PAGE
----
Mar 21, 2023 - Business

Arkansas poultry companies and Oklahoma get extension to agree

Illustration of a hand holding a gavel over water

Illustration: Sarah Grillo/Axios

Northwest Arkansas poultry companies and the state of Oklahoma last Friday were granted another 90 days to strike an agreement in a lawsuit that dates back to 2005.

  • The suit alleges the companies are responsible for polluting water in the Illinois River Watershed, which runs into Oklahoma.

Driving the news: A document filed in the U.S. District Court of Northern Oklahoma says both the state and the poultry companies requested the extension.

The big picture: U.S. District Judge Gregory Frizzell ruled in favor of Oklahoma in January after letting the case cool for nearly 18 years.

  • His findings say the companies polluted the Illinois River, caused a public nuisance and trespassed by spreading chicken manure on land in eastern Oklahoma, which then leached into the river's watershed.
  • Frizell then gave Oklahoma and the poultry companies until March 17 to present a mutual agreement to remedy the impact on the watershed.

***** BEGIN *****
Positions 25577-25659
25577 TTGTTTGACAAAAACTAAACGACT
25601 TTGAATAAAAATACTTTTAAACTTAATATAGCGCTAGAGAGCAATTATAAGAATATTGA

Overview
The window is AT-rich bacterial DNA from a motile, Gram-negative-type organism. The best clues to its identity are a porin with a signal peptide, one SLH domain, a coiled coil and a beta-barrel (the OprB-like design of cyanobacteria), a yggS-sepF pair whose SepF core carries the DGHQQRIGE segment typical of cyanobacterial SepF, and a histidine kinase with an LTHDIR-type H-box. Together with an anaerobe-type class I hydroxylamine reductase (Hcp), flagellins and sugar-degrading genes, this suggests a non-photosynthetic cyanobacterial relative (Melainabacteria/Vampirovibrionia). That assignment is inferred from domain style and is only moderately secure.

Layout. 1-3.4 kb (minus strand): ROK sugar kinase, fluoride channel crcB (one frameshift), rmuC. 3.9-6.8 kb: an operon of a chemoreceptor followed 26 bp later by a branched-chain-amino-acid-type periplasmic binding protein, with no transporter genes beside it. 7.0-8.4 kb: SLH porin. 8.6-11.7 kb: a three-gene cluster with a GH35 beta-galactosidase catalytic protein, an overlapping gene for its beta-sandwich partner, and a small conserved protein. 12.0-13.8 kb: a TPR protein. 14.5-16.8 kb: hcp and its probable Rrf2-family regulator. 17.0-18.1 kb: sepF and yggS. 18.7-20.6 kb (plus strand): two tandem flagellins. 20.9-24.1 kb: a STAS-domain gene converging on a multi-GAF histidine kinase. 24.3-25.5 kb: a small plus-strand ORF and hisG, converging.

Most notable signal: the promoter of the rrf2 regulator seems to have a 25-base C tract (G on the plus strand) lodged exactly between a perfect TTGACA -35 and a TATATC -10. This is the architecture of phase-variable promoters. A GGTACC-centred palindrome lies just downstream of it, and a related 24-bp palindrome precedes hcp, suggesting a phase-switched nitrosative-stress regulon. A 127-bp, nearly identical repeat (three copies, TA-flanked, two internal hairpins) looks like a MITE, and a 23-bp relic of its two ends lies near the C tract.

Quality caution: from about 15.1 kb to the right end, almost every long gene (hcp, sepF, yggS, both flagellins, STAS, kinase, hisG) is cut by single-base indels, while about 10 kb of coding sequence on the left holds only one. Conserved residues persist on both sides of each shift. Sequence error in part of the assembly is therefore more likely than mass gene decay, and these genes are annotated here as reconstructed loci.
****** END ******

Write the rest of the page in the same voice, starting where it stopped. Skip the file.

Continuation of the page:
Details: The suit names Tyson Foods, Cobb-Vantress (a subsidiary of Tyson), Cal-Maine Foods, Cargill, George's, Simmons Foods and Peterson Farms, much of which has been sold since the lawsuit was filed.

Between the lines: Oklahoma Attorney General Gentner Drummond wants a court-appointed special master to ensure court orders are followed under the agreement once it's struck, the Arkansas Democrat-Gazette reported.

What they're saying: "The poultry industry has made significant improvements over the years in its litter abatement process, and I am hopeful we can craft a plan that protects Oklahoma's natural resources without placing unreasonable burdens on the companies," Drummond said in a public statement last Friday.

  • A Tyson Foods spokesperson told Axios NWA via email on Monday: "We appreciate Judge Frizzell recognizing the progress the poultry companies have made with Attorney General Drummond by granting additional time to work towards a resolution of the lawsuit."

What's next: The state and the poultry companies must submit a joint status report by June 9; the next court session with both parties is scheduled June 16 in Tulsa.

Disclosure: Reporter Worth Sparkman formerly worked at Tyson Foods.


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